In November 1916, former Luton Hoo gardener Jesse William Funge, his wife Ethel and young daughter fled from Germans occupying Rumania, where they had been working for Prince and Princess Bibesco. They escaped to Russia, where they settled in February 1917, only to get caught up in the later revolution there. Nothing more had been heard from them since August 1918.
A special meeting of the Luton branch of the National Federation of Discharged Sailors and Soldiers was held at the Ivy Leaf Club, Park Street, on Saturday [May 3rd, 1919] to consider resolutions to be placed before the annual conference in Manchester on White Sunday and Whit Monday.
[From Beds & Herts Saturday Telegraph: May 3rd, 1919]
A pleasant function took place at George Hotel on Thursday evening, when a dinner was given to mark the winding up of the Luton Waste Paper Scheme after a successful war career. In the words of Town Clerk Mr William Smith, they had seen the birth, youth and middle age of the undertaking, and now they had come to the funeral, and it was one of the happiest of interments.
[From the Beds & Herts Saturday Telegraph: May 3rd, 1919]
Miss Margaret Bondfield, one of the best-known Labour leaders and Acting General Secretary of the National Federation of Women Workers, preached the gospel of unity through the Trade Union movement at a well-attended meeting at Luton last night [May 2nd, 1919].
Church Street station from which the derailed train had departed after an April snowstorm.
Luton and district was on Sunday [April 27th, 1919] “snowed under” by a storm which, for its duration, the abnormal size of snowflakes and the depth to which it laid, has not been equalled for many years so late in April.
Three weeks after he resigned as headmaster of Chapel Street School, Luton, for health reasons, Mr William Green died at 3.30pm on Sunday, April 27th, 1919, at his home at 47 Brook Street. He was aged 61.
A rosy future for Vauxhall Motors Ltd was painted by Chairman Mr Leslie Walton at the company's annual meeting in London on April 24th, 1919. Not only had the first post-war cars been delivered but maximum output was anticipated with America seen as a potential market, and all men demobilised from the Army had been re-engaged with the prospect of more jobs being created for skilled workers.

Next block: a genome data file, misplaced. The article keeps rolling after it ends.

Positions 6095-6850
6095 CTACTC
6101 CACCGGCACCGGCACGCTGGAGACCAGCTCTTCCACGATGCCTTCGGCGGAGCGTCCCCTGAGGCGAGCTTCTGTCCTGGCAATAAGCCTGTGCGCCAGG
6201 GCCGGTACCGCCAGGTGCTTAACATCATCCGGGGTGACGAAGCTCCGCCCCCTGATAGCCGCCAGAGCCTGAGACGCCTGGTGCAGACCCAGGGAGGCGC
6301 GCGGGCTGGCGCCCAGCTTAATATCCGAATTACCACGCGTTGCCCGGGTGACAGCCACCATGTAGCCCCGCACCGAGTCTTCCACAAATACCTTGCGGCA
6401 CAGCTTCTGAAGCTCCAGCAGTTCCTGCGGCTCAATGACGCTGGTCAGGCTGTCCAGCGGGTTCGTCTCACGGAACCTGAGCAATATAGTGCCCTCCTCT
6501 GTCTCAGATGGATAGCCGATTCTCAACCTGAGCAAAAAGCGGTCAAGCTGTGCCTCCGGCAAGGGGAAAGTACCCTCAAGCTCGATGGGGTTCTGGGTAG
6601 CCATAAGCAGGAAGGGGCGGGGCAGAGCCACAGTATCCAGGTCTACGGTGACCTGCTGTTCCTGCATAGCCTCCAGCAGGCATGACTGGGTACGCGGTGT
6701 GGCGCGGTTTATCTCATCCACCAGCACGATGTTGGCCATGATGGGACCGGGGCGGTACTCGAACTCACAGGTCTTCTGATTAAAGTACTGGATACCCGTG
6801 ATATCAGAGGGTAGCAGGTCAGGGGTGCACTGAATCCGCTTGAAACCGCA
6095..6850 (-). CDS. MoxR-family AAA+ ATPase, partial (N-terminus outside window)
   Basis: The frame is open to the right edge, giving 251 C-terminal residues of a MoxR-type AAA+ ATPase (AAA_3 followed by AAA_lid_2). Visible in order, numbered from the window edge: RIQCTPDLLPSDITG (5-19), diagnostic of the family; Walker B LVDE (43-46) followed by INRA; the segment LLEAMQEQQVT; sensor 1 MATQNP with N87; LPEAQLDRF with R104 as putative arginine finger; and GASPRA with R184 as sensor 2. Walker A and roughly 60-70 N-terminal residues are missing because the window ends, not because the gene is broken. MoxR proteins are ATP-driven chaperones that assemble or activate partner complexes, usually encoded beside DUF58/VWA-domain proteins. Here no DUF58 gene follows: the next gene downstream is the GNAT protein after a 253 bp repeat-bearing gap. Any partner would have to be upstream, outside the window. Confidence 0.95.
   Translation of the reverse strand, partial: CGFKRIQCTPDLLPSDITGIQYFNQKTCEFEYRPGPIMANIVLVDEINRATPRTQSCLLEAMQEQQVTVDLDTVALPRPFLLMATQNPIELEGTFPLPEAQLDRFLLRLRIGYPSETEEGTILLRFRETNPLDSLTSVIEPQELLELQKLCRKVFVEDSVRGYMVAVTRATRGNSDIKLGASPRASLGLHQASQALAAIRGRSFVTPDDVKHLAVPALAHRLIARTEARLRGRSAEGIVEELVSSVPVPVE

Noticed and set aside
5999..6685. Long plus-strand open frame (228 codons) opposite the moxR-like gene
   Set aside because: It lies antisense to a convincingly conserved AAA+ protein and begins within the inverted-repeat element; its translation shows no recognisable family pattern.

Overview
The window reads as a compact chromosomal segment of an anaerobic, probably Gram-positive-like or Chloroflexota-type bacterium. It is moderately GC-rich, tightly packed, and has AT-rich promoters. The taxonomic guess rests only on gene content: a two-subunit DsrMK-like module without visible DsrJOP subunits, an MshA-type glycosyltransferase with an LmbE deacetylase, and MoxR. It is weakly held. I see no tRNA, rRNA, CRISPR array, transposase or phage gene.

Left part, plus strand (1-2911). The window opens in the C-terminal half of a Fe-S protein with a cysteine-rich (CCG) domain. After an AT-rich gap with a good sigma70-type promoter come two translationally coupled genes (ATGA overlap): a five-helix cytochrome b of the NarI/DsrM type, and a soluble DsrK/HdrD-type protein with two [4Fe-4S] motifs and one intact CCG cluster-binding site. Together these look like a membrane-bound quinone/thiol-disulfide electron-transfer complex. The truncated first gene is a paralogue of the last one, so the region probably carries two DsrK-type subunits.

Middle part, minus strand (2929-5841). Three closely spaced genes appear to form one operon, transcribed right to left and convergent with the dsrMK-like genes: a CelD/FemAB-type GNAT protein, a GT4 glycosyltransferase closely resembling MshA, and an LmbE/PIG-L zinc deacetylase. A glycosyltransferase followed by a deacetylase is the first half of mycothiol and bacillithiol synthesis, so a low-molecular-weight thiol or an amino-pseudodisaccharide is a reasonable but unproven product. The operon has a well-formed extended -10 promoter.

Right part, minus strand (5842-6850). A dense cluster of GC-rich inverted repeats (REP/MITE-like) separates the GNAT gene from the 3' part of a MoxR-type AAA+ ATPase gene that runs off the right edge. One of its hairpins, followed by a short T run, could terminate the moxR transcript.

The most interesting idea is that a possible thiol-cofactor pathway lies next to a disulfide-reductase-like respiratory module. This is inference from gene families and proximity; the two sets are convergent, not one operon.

At the first annual meeting of the recently incorporated Luton Chamber of Commerce held in the Council Chamber of the Town Hall on Friday, April 25th, 1919, Mr C. H. Osborne gave the first intimation of a scheme for a light railway from Luton to Bedford, by way of Barton and Silsoe.
The Beds & Herts Saturday Telegraph reported Mr Osborne said the Government proposed to put down several light railways, using the material brought back from France, with a view to encouraging agriculture and the distribution of agricultural produce throughout the country.
A long and rather discursive joint meeting of Leagrave and Limbury Parish Councils was held at Norton Road Schools last evening to consider the question of Peace celebrations. Practically the whole of the discussion, however, centred round the financial aspect.
It was reported that Messrs Hewlett & Blondeau, of the Omnia Works, had offered the use of their ground and mess-room and to provide, through their caterers, tea for the children of the two parishes.
A practical start has at last been given to the scheme for the erection in Luton of 1,000 new houses under the Housing Act now going through Parliament by a decision of the Town Council to enter into agreements for the purchase of approximately 89 acres 1 rood 4 poles of land as sites for the full number of houses required, subject to the approval of the Local Government Board.
[From the Beds & Herts Tuesday Telegraph: April 8th, 1919]
Speaking of the effect of industrial unrest in trade, the local correspondent of the Hatter's Gazette said: “As far as St Albans and Luton are concerned, the action of the workmen in the trades that talk of striking is producing unemployment on an unprecedented scale.
From The Luton Reporter: Tuesday, April 8th, 1919]
The first conference has taken place between eight representatives of Luton Town Council and four representatives each of Leagrave and Limbury with respect to the request that the Town Council reconsider at once the question of extending the borough boundary so as to include the two parishes.
[From the Luton Reporter, Tuesday, April 15th, 1919]
The possibility of amalgamating the infants hospital provided for in Luton Town Council's maternity and infant welfare scheme with the Children's Sick and Convalescent Home, London Road, was brought forward for discussion at the close of the annual meeting of the Children's Home on April 8th, 1919.